The Location Report plugin is and remains free and can be downloaded/installed from the official WordPress plugin repository.


The yoghurt miracle

As cruisers we are used to make our own bread (without a bread-making machine), grow sprouts and make yoghurt (without a yoghurt-maker). Landlubbers are of course used to having a supermarket nearby, so I fully understand that they mostly don’t feel the need to put time and effort into such things. Making yoghurt from an existing culture on the other hand is so simple that I had to show my mom how it’s done. At first she didn’t believe me and then she thought it must be a miracle:
Buy a cup of yoghurt, eat most of it and when there are only a few spoonfuls left, fill the cup up with milk, put it on top of the radiator for a day and behold: the cup’s full of yoghurt again. This way you don’t just save money, but also plastic packaging. We’ve repeated the process now 3 times and my Mom’s still fascinated ;-)



In the Gambier the nights are getting colder and summer is coming to its end while here in Austria the first flowers are blooming and tender new leaves are growing on trees and shrubs.
After so many years in the tropics I marvel at the miracle of spring even though I’m shivering in temperatures that seem freezing cold to me, while the rest of Austria is talking about the warmest March in 250 years…


Dangerous times?

Living in peaceful, happy French Polynesia we sometimes manage to forget about the political and economical crises that buffet the planet, but whenever we open news pages and often when we receive e-mails the vibes are decidedly negative. More crimes, more wars, more terrorist attacks, more refugees, more scandals, more unemployed people, more fear and a general feeling that things are getting worse.

The mass media are usually known to fuel the public fears with sensationalist reports, but today I saw a documentary with a refreshingly different approach (ORF 1, made by Hanno Settele, a seasoned foreign correspondent) that showed the effects of vague fears (cocooning, locking yourself in with alarm systems, building bunkers, buying weapons, attending self-defense classes, etc.) and those who profit from them. All this is happening in Austria, which was ranked 3rd most peaceful country in the Global Peace Index 2016 (just in comparison, France is No 46 and just beat the UK that come on 47 while the US are far behind as 103…) and where the statistics show slightly sinking crime rates since 2000…

“Fear is strange soil. Mainly it grows obedience like corn, which grows in rows and makes weeding easy. But sometimes it grows the potatoes of defiance, which flourish underground.” (Terry Pratchett, Small Gods)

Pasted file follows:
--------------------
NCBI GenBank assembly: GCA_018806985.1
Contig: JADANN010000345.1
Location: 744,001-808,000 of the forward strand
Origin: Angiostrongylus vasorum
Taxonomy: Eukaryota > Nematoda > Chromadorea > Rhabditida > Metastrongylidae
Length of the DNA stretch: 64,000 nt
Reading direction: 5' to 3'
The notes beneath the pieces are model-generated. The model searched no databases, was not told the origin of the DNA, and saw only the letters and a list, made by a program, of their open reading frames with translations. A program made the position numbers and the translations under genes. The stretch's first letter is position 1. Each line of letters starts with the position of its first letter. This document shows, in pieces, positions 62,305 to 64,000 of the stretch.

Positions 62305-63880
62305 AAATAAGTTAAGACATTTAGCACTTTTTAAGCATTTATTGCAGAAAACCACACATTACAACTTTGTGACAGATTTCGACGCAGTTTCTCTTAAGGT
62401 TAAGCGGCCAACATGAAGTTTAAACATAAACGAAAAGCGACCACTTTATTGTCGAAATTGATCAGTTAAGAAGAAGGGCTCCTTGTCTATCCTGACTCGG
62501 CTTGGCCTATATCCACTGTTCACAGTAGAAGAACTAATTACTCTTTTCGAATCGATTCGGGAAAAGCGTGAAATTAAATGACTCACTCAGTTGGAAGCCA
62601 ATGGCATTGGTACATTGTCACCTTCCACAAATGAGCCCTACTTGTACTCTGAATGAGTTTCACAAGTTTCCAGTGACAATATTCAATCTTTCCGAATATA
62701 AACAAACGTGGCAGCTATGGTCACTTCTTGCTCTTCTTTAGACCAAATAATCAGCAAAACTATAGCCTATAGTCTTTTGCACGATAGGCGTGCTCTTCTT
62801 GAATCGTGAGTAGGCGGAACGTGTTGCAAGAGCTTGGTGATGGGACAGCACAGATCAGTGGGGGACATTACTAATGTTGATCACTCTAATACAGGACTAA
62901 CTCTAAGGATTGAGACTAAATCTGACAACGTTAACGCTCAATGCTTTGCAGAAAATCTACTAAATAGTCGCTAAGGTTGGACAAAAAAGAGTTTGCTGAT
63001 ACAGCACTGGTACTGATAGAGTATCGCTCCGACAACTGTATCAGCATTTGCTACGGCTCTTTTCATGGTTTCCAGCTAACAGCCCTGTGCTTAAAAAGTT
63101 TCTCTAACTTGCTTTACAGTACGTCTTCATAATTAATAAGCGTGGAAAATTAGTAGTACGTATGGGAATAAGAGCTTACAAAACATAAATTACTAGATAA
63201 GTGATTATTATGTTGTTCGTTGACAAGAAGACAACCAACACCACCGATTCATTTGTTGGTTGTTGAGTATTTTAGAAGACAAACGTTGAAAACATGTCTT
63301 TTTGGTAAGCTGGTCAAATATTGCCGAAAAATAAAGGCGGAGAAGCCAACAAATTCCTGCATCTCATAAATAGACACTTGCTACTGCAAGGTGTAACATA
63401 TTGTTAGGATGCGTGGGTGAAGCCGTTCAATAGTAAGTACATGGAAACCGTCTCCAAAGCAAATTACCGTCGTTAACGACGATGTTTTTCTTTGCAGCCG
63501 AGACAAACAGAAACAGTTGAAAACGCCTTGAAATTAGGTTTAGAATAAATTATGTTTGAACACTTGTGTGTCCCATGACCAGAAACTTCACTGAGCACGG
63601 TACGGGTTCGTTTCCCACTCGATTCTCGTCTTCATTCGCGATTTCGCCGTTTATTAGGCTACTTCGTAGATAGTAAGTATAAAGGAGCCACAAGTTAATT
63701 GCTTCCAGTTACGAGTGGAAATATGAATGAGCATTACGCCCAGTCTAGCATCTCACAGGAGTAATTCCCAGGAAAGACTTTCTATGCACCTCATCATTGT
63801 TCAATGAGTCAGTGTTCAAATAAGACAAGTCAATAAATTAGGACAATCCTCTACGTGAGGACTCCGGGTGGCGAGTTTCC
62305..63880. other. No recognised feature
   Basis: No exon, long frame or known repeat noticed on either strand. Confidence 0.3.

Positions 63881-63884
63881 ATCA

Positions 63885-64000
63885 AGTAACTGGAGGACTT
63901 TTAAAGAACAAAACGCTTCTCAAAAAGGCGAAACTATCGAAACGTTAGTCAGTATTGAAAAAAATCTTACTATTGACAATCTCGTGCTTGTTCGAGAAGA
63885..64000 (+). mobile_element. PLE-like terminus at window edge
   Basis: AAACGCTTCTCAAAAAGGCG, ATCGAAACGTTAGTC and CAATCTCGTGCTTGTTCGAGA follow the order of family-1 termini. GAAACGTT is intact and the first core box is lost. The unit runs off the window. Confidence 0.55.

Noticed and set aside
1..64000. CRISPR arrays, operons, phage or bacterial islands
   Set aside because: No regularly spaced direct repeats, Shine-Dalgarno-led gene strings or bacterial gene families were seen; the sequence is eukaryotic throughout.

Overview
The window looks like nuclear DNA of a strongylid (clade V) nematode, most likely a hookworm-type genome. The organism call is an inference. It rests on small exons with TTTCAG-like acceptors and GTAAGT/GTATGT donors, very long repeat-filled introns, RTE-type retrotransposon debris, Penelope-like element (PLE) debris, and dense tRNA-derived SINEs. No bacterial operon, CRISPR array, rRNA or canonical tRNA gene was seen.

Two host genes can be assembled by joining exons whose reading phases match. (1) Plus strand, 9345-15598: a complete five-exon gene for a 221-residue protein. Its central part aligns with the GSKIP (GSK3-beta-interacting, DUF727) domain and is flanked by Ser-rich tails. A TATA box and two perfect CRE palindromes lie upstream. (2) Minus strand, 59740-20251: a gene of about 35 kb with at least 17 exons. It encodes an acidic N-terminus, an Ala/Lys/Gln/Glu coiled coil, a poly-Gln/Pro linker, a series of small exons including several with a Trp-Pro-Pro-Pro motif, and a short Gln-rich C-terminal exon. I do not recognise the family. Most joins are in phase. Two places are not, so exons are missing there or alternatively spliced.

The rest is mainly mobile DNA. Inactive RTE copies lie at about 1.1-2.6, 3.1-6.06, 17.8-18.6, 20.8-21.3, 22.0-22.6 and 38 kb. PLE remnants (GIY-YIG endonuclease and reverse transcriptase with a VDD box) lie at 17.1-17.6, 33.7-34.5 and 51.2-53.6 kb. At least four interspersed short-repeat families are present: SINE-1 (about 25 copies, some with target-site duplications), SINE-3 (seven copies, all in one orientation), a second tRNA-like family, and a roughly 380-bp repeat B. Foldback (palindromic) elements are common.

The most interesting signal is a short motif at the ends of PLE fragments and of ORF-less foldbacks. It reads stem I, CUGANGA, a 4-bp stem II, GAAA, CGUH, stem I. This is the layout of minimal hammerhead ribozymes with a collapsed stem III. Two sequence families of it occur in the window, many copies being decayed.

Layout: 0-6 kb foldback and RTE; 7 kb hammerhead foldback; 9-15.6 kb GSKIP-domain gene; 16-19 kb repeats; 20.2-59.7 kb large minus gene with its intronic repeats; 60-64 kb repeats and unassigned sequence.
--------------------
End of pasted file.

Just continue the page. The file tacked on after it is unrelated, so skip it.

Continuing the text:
Getting from the Gambier via Tahiti, Los Angeles, Paris and Vienna to my Mom’s home in Upper Austria is a tiring journey even when all connections work out perfectly, but with the friendly help of the US government it turned into a 6 day odyssey.
In Tahiti the Air France personnel didn’t let me check in due to a problem with my ESTA visa (necessary for the stopover in L.A.) so on Sunday morning I had to watch the plane leave without me, knowing that my mom was waiting for me in Austria. The next morning the ladies at the Air france office in Papeete were apologetic and helpful, but there was no seat available before Wednesday–and that one only to Paris. Steve and Lili were great and supportive and let me stay on Liward for 4 nights instead of one and tried to cheer me up–I wasn’t a happy smurf…

On Wednesday I took the plane to Paris, spent a night there and finally arrived in Austria on Friday… Now I’m acting as a second and third hand for my temporarily single-handed Mom who is still black and blue from the fall and has her left arm immobilised in a sling to give the operated shoulder time to heal.

In the meantime Christian’s a single-hander (supported by 4 paws) in the Gambier Islands…


Busy times

We’ve been crazy busy during the past week. We finished the watertank project: cut the aluminium plates for the cover, drilled 140 holes, cut threads for the 140 screws, put it in place, adjusted the height on the wooden board under the sofa and got the saloon back into living-room shape, etc. Other cruisers were willing to take over the house-sitting, so we got garden and house ready, moved out of the house (incredible how much stuff we accumulated during only 2 months) and back on Pitufa.

My mom broke her shoulder, so I’ll fly to Austria for 3 weeks. Arranging the flight from a location without internet or phone connection would have been impossible without the help of my brother and cruiser friends over here in Rikitea. Steve and Lili (SY Liward) are back in Tahiti and will let me spend the night on their boat again (I have one night between the inter-island flight and the international connection). Thanks to everybody who helped out, offered active and moral support!!